what is milk fever ?

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I am a fairly recent purchaser of a pregnant cow--she delivered a healthy calf that died a few days ago when a tree fell on him, after several days of heavy rain. He seemed to always nurse at the same teat--that side of the cow's bag looks fuller than the other side, but not engorged, at least not yet. One of my questions is this: what is "milk fever" and how would I recognize it? The cow is very mild mannered, but NOT tame enough for me to touch her, even if I knew how to milk her, which I don't. I have no way to restrain her or confine her, but I'm willing to try whatever it takes--don't want to loose another animal! Does anyone know of anything that would dry her up? Any suggestions would be helpful, and appreciated. Thanks.

-- bren silver (mtndragonrider@yahoo.com), July 04, 2001


Hi, Bren. Don't worry about milk fever with this cow. That's something that occurs right around the time they freshen. Sounds to me like this cow has been fresh for a week or more? and if so she will not have it. Milk fever is a blood calcium imbalance brought on by sudden need for calcium in the milk. This cow is already through that period and handled it successfully. And if you don't want to milk this cow or have no way to do it, don't worry, she'll dry herself off. You can take a fresh cow with a dead calf and in ten days her udder will just about stop production. It may be uncomfortable for her for awhile, but Nature knows how to take care of problems like this without help from us. Too bad about the calf! I had a very scratched up bull calf last year that I couldn't figure out what had happened to him, and then noticed a few days later that a small tree in the pasture had blown over in a windstorm we'd had some days before. Freak things like that sure do mess our plans up.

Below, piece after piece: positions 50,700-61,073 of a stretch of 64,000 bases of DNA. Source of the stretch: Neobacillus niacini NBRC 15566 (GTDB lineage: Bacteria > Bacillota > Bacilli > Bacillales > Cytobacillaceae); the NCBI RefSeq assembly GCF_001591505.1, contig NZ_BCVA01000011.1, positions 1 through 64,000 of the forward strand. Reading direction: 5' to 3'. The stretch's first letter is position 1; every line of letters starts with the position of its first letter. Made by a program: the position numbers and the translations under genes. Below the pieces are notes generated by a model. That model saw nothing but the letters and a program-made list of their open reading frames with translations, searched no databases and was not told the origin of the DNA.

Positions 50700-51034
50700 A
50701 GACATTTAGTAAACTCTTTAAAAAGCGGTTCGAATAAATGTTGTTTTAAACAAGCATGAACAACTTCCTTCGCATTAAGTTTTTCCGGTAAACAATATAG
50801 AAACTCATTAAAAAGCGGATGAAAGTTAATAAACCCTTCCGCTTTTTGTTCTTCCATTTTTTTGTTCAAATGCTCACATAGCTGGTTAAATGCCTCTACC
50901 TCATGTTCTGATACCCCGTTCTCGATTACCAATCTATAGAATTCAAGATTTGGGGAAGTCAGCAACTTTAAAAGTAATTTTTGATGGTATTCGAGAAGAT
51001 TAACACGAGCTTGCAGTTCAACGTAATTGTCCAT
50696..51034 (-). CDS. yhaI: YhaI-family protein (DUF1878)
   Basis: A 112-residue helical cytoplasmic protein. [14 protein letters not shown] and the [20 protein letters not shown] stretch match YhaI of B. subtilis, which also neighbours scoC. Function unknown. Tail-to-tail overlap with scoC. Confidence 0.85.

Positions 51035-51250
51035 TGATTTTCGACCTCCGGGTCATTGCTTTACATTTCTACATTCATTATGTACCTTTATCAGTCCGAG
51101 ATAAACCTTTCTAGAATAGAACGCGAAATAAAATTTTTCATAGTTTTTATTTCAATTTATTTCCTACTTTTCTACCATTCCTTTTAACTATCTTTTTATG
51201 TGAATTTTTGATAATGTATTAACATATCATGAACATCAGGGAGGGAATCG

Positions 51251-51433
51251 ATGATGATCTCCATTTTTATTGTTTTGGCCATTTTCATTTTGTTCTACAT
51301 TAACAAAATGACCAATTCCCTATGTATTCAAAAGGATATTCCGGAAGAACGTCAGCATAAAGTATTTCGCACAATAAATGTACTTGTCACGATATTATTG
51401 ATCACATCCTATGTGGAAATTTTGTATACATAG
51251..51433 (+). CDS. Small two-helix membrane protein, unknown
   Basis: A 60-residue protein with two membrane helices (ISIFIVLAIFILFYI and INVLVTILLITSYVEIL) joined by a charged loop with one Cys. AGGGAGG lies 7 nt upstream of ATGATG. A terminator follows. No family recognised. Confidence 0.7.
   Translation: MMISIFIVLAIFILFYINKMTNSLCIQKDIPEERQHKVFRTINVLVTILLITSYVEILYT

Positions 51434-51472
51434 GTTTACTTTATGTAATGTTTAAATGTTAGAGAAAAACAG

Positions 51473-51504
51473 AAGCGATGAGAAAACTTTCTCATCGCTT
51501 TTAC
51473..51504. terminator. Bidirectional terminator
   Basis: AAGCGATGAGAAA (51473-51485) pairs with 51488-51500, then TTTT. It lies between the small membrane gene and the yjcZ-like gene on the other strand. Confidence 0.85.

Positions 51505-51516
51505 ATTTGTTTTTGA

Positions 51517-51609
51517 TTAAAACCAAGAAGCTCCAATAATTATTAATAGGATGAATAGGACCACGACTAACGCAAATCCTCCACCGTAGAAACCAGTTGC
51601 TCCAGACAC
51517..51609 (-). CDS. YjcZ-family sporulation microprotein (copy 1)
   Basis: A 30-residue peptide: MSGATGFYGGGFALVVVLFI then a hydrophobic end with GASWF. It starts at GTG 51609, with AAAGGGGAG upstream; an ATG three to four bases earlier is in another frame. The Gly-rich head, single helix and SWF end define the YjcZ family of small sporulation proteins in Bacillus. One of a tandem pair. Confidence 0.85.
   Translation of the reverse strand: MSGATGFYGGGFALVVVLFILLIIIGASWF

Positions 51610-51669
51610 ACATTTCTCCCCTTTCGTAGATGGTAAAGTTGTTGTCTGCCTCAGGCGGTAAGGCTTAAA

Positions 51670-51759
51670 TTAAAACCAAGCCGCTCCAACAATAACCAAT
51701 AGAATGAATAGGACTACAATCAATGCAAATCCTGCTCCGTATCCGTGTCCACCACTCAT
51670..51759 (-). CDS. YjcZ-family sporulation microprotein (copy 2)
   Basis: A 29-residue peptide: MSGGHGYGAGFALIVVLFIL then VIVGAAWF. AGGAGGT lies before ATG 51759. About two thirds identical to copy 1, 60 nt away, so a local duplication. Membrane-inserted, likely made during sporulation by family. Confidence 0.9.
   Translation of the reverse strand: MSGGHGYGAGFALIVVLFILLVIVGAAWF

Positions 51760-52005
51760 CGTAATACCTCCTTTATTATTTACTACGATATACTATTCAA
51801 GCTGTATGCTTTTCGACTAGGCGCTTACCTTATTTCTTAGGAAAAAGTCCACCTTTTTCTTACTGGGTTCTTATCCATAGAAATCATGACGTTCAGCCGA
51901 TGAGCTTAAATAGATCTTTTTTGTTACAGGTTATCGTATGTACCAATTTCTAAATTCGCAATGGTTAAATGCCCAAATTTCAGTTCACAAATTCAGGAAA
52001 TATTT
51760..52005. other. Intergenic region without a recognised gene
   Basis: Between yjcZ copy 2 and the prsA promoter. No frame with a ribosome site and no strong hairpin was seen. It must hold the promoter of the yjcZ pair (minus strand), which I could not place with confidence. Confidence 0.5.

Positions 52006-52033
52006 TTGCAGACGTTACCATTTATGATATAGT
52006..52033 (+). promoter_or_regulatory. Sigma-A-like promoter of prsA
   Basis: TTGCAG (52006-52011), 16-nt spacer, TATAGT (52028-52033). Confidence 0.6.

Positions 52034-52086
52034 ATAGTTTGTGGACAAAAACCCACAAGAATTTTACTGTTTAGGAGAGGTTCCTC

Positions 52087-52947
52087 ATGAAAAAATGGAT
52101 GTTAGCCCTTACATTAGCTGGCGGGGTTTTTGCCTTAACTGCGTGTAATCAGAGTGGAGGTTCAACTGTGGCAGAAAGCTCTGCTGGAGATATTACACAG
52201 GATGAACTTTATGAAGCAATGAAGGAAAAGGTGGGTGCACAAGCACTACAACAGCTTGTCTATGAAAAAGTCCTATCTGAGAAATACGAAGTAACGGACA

Jennifer L.

-- Jennifer L. (jlance@imcnet.net), July 04, 2001.

Are you perhaps confusing "milk fever" with "mastitis"? Milk fever happens right at the time of calving or the day afterwards, and it is spotted when the cow is down with her head pressed back against her flank. It takes immediate vet attention, or the cow may die. It is a mineral imbalance of the blood. New research indicates it may be tied to cations and anions beign off balance. dont ask me what that all means, but the local extention agent told me to be careful not to allow my cow rich hay that had been fertilised with poultry litter, for some reason, as it upset the phosphorus levels, which in turn threw the cation-anion balance out of whack.

Mastitis is when a cow develops an infection in her udder. The milk will be clumpy or stringy. If you see clumps or strings in the milk, IMMEDIATELY treat her with antibiotics. You can buy the treatment at your local farm store, and you just inject it up into her teat after each milking. If you are a newby, you might should check with the vet the first time you run into it.

-- daffodyllady (daffodyllady@yahoo.com), July 04, 2001.

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